6 years ago this week I walked into a noon Alcoholics Anonymous meeting at Unity Temple on the Country Club Plaza, burst into tears and said, “I think I am an alcoholic.” Immediately, that community supported me and over the next 12 months I began to understand that “there is another way to live.”
As anyone who has struggled with alcohol addiction will tell you, the worst part is the period of time leading up to admitting you are powerless over alcohol. In the 2 years leading up to that day in 2015 when I finally walked into an AA meeting, I spent more and more time bargaining with this insatiable beast that was taking my life and everything I cared about from me. In the search for temporary relief from anxiety, insecurity, worry and fear, what I found was just an enormous emptiness. I was ashamed of my inability to simply stop hurting myself and others. Alcohol was on a mission to destroy my life yet I continued to open that bottle of vino fino tinto every afternoon at 5 o’ clock, the witching hour.
Living a sober life has given me many tools for navigating the scary world of FEELINGS. I used to hide from my feelings behind a big glass of red wine, but now I address my problems, if not with confidence, at least with purpose – to find a reasonable solution that does not compromise my values or boundaries.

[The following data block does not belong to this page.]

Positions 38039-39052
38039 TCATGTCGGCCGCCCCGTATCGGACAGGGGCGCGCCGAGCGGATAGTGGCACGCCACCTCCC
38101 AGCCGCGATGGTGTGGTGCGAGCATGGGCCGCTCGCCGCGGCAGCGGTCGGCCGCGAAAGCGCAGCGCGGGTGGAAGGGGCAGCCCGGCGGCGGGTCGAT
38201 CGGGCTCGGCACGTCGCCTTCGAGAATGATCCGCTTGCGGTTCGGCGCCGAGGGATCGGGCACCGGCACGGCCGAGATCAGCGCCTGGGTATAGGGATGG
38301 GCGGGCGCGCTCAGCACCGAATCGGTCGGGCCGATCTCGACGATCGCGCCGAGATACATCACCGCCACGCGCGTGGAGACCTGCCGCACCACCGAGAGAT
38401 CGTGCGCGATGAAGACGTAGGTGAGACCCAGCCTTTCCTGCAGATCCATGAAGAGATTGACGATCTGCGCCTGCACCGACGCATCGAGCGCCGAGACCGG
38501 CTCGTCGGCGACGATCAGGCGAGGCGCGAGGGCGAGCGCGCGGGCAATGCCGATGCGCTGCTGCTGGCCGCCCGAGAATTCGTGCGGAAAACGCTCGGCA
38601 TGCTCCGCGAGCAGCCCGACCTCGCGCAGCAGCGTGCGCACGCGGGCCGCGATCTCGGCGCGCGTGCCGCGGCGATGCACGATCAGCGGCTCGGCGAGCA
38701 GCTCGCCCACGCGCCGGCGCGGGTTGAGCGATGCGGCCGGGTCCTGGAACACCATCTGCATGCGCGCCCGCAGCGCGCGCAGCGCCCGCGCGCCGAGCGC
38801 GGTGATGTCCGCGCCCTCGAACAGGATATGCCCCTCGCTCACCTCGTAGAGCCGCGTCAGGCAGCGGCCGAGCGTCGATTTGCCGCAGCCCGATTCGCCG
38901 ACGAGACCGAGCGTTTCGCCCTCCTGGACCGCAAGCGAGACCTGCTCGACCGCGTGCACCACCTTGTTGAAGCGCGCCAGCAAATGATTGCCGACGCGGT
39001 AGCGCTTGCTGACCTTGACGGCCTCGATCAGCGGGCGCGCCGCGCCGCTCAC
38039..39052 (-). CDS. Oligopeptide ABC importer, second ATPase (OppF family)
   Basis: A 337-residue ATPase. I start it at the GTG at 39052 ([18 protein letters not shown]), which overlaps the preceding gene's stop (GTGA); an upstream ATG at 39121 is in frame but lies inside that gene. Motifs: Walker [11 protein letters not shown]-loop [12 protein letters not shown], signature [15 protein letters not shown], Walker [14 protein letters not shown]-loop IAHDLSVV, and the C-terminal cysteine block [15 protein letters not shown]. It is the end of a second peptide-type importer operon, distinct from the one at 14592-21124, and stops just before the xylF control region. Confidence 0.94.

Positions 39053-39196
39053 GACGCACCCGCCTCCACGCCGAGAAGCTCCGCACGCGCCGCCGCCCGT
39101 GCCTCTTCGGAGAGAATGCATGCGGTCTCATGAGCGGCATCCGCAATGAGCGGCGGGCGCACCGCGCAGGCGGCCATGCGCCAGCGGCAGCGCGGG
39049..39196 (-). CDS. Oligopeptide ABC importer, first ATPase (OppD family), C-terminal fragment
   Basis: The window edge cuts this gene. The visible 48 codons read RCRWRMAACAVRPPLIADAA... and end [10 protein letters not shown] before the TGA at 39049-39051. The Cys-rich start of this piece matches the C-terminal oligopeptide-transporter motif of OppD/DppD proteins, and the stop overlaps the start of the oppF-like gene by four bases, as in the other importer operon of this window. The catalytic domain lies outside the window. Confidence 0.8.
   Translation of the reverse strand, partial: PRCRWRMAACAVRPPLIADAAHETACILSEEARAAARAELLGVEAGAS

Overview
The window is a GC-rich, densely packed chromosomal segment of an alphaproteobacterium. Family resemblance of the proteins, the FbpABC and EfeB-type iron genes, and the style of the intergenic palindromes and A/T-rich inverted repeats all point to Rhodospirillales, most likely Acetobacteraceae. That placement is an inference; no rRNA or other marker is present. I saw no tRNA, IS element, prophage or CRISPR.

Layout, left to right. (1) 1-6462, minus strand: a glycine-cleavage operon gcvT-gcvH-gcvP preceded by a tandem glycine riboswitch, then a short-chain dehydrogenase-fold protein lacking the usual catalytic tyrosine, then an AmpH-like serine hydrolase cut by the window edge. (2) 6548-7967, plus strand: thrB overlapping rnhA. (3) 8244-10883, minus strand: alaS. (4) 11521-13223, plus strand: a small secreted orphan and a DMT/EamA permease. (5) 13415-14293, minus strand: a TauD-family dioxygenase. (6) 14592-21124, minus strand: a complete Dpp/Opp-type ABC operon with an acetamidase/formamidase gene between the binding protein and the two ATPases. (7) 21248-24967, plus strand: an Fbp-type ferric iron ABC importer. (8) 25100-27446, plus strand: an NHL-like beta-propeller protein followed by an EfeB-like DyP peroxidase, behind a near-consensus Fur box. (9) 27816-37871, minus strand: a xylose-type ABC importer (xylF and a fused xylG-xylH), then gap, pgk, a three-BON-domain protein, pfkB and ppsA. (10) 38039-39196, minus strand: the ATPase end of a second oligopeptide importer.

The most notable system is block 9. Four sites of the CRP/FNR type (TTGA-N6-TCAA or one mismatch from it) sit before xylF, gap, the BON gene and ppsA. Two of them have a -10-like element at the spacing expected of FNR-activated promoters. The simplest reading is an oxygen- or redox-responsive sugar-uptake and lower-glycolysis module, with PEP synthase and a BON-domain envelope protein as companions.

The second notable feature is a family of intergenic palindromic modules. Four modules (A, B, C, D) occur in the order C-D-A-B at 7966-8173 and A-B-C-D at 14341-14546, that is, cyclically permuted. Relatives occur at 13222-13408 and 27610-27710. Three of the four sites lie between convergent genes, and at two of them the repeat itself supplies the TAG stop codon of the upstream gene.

To celebrate my 6th Sober Birthday, I want to share 6 “I Can” statements I work on constantly:
Create a life I love built on new beliefs about the person I am and who I choose to be going forward;
Live with discomfort, knowing that in the end what is meant for me will happen at the right time;
Tolerate the disapproval of someone I love, knowing that compromising my authentic self in exchange for another person’s affection or approval is self-destructive;
Accept contradictions of all kinds without the need to debate or argue;
Seek support rather than comfort when the need arises;
Support others without expecting anything in return.